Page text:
Before game one of the Eastern Conference Finals yesterday — the series that doesn't have LeBron James and the Cavaliers — the ESPN/ABC pregame crew discussed the future of LeBron James. We will confess, the ESPN/ABC crew is not among our favorites: Stuart Scott is Stuart Scott, Jon Barry talks Very Seriously about nothing much in particular, Michael Wilbon gives in to his more sycophantic tendencies and Magic Johnson ... well, one would have thought by now that someone would have taken Magic aside and gently informed him he's incomprehensible on television, but if it's been twenty years and it still hasn't happened, it's probably too late. Anyway, they were talking potential landing spots for LeBron, and no one liked the Knicks. Barry actually said the Clippers would be a better place to go. Isn't this strange? Wasn't it just a few months ago that the general consensus was Cleveland or New York?
It was, actually, but that was a time when the question was different. The question, really, was: Would LeBron stay in a place like Cleveland, where he could win several titles, or would he leave, so he could make more money and become a more global icon? The assumption was that he could win the most titles with Cleveland. No one assumes that anymore.
But now Chicago is in the picture, and New Jersey, and the Clippers — even Miami: The Knicks are considered the selfish pick, the LeBron Doesn't Care About Winning pick. It has become the general consensus: Bill Simmons wrote last week that going to New York was the "Sonny Corleone Move," making LeBron's free agency roughly the 452,239th sports occurrence Simmons has compared to The Godfather. Simmons does rightly point out that saving basketball in New York and winning the Knicks a title would be the "best available accomplishment in team sports right now," but is still insistent that the Bulls are the pick. We think it's because he's rooting against the Knicks getting LeBron. We think everybody is.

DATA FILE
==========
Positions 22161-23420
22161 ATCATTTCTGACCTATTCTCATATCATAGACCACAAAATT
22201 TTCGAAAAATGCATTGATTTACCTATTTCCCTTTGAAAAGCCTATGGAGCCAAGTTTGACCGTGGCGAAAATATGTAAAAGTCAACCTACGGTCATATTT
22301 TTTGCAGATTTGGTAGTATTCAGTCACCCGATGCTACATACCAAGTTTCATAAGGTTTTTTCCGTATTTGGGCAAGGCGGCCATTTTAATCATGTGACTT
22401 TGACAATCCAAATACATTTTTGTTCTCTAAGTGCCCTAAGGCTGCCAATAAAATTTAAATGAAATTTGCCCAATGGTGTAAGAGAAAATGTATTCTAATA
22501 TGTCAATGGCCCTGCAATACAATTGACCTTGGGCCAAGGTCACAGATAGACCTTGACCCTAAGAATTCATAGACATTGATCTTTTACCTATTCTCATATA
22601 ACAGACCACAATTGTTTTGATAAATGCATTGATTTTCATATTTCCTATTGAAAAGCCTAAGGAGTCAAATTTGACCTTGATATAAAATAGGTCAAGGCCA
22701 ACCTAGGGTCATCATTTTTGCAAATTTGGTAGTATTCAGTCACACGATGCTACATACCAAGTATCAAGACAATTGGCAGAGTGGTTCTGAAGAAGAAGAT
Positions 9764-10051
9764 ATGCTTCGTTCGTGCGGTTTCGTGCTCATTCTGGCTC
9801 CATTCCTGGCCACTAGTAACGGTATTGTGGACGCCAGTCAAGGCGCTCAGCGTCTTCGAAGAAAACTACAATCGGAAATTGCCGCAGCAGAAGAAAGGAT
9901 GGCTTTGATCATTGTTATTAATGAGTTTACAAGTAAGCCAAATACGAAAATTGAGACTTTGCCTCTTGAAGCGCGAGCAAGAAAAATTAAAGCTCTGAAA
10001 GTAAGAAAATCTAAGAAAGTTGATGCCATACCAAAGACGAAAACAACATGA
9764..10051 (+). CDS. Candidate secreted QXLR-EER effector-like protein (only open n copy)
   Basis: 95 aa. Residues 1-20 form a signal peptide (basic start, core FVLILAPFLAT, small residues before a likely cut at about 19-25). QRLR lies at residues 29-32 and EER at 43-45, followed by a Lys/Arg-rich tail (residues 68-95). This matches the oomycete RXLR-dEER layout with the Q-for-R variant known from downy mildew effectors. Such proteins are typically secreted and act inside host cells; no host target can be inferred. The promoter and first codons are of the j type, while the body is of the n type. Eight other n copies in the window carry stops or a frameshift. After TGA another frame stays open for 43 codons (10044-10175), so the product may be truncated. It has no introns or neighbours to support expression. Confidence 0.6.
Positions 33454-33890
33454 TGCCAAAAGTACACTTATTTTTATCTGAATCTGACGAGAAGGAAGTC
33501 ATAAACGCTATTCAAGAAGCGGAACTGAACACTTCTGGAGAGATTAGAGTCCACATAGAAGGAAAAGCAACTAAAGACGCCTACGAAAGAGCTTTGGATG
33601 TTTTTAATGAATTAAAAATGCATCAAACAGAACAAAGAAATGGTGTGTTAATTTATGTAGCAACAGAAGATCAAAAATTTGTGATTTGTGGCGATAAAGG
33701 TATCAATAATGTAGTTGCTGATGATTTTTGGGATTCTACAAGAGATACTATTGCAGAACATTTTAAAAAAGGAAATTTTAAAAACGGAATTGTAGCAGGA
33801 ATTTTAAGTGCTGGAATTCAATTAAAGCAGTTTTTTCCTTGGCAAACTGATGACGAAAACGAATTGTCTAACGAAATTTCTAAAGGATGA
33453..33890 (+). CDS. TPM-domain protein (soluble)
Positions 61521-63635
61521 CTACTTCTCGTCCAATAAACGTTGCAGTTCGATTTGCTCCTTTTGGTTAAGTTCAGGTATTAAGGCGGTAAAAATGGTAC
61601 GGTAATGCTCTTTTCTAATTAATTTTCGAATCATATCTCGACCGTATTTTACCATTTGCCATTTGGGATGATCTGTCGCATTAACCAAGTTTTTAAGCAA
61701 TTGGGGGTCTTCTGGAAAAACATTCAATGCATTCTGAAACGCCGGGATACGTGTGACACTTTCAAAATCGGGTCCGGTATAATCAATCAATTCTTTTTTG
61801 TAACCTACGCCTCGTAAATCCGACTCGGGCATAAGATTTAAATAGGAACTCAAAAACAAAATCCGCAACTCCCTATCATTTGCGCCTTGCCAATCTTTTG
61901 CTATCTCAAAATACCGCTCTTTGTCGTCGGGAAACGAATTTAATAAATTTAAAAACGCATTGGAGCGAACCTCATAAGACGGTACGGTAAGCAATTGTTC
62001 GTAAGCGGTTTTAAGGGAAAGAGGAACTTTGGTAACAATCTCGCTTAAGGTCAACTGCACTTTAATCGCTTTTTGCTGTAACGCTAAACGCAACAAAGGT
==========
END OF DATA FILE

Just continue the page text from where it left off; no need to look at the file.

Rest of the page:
One of the reasons we've enjoyed writing about the Knicks over the last couple of seasons is that, in a completely rare experience for New York sports fans, the Knicks have been underdogs. We've had pleasant upstarts, shocking upsets, wretched slumps, weird lineups, all kinds of wackiness — the kind of charming randomness that happens when no one expects you to win. We thought, by this point, after the last decade of pain, the rest of basketball might consider the Knicks the underdog franchise that we do. But the actual possibility that LeBron might leave Cleveland — as opposed to the theoretical it was before the flameout against the Celtics — has made observers turn on the Knicks. They see the Knicks as the Yankees: LeBron James is Albert Pujols, and everyone in the league who isn't the Knicks are the Cardinals. People have accepted that LeBron might leave Cleveland (even, strangely, Cavs fans), but the impurity, the crass move, appears to be going to the Knicks. It seems like cheating to the rest of the sport; New York, once again, getting whomever it wants.
That the Knicks have worked like crazy to build up the capital to go after LeBron, that they couldn't just toss money around like the Yankees, is beside the point. If LeBron joins the Knicks, people are going to be mad; if he joins the Bulls or the Clippers or the Nets, they won't be. If there's any solace to be had in that, know that despite the pain of the last decade, people still love to hate the Knicks. That's news you can use.